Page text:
Bruker Delivers 1.2 GHz NMR System to ETH Zürich

ETH Zürich receives ultra-high field spectrometer for solid-state NMR

ZÜRICH, Switzerland – June 3rd, 2020: Bruker today announces the recent delivery of an Avance™ NEO 1.2 GHz NMR system to Eidgenössische Technische Hochschule (ETH) Zürich in Switzerland. The installation and qualification are expected to take several months. Bruker recently completed a successful installation of the world’s first 1.2 GHz NMR at the CERM of the University of Florence in Italy. The ETH 1.2 GHz system with unique solid-state NMR probes will be the centerpiece of the Richard R. Ernst Center of Excellence in Magnetic Resonance at ETH Zürich. 

Professor Beat Meier at ETH stated: “We are thrilled to be the first institution to receive a 1.2 GHz NMR spectrometer with a unique configuration geared towards solid-state NMR. Our research is focused on developing solid-state NMR techniques to study materials and biological systems, as well as fundamental phenomena in physical chemistry. On the applications side, the 1.2 GHz spectrometer will be used to characterize the structure and dynamics of biological systems, including proteins fibrils, some of which are linked to diseases such as Parkinson’s and Alzheimer’s. We will also study viruses, such as hepatitis B and C, or SARS-CoV-2, as well as motor proteins, and other large biomolecules.

“With the arrival of the 1.2 GHz spectrometer, solid-state NMR methods development and its applications to biological systems will allow us to push the boundaries further and apply some of our recently developed methods to ultra-high field,” commented Professor Matthias Ernst from the Department of Chemistry and Applied Biosciences at ETH. “In particular, dipolar recoupling methods under fast magic angle spinning (MAS) need to be further improved to deliver excellent performance at the highest magnetic fields.”

Bruker 1.2 GHz NMR delivery to ETH
Bruker 1.2 GHz NMR delivery to ETH

Professor Alexander Barnes in the Department of Chemistry and Applied Biosciences at ETH sees the new 1.2 GHz NMR magnet as a basis for further improving NMR technology and performance with an eye towards in-cell NMR and materials characterization. He added: “Pushing structural biology into a truly endogenous cellular context will require access to the highest-end technology we can imagine and build. Extremely high magnetic fields will be a cornerstone of the advanced instrumentation we need to drive the field of magnetic resonance into an even more exciting and impactful future. Bruker’s 28 Tesla magnet will be a “high-altitude” base-camp here in Switzerland, at which we can develop and refine our ability to increase NMR sensitivity through the development of pulsed dynamic nuclear polarization (DNP) and ultra-high frequency (>200 kHz) magic angle spinning, using our new spherical rotors.”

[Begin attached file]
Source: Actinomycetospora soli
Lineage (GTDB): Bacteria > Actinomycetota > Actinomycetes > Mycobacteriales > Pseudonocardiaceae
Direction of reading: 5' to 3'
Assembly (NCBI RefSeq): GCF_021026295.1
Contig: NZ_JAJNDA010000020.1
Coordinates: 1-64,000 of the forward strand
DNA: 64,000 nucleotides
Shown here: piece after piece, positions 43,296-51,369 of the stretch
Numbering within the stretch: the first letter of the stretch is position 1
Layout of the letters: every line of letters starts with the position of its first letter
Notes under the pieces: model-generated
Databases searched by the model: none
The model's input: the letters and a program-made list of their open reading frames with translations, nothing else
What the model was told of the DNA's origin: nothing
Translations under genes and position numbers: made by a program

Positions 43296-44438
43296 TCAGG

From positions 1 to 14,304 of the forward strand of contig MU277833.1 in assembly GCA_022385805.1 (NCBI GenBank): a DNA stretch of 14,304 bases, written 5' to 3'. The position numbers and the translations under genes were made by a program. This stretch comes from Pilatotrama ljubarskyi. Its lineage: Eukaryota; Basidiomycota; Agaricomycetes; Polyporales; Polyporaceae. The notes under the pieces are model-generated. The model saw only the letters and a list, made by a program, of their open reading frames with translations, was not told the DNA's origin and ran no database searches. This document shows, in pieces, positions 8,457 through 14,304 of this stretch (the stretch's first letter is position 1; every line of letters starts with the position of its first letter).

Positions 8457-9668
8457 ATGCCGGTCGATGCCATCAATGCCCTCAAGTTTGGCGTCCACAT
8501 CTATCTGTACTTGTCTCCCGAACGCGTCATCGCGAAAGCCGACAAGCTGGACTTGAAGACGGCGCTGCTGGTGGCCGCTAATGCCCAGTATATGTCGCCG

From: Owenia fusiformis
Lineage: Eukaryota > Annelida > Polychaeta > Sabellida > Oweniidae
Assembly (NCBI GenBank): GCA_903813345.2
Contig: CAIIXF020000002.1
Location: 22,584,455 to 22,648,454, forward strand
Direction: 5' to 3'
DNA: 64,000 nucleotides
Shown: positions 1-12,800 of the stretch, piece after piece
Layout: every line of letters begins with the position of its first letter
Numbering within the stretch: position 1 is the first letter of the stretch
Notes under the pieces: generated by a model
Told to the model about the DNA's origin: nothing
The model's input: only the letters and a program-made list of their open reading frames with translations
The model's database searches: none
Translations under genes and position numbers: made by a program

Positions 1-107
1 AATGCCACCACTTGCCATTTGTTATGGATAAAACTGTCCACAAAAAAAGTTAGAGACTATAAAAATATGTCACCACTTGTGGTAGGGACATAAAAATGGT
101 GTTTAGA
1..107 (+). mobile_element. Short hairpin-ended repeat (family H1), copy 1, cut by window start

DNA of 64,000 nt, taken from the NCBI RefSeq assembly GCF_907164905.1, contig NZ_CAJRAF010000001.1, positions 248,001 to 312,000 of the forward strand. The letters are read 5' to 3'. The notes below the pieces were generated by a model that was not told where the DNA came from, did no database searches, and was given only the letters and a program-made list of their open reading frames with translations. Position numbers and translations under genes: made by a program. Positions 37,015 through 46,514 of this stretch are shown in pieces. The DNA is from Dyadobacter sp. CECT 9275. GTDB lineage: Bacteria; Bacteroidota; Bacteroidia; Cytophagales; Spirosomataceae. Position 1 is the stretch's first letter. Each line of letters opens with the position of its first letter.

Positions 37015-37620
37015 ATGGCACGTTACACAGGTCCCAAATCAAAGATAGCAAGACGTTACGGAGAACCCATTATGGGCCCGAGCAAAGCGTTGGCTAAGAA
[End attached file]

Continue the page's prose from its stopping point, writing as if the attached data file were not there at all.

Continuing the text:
ETH Zürich has a long history in the field of Nuclear Magnetic Resonance, and several key contributions to NMR were made by ETH researchers, including those by Nobel laureates Richard Ernst and Kurt Wüthrich who developed NMR methods such as Fourier-transform NMR, multi-dimensional NMR experiments and protein NMR.

Bruker's unique GHz-Class NMR magnets utilize a novel hybrid design with advanced high-temperature superconductor (HTS) in the inner sections and low-temperature superconductor (LTS) in the outer sections of the magnet. The 1.2 GHz spectrometers are available with different ultra-high field probes, including CryoProbes for solution-state NMR and fast-spinning MAS solid-state NMR probes.

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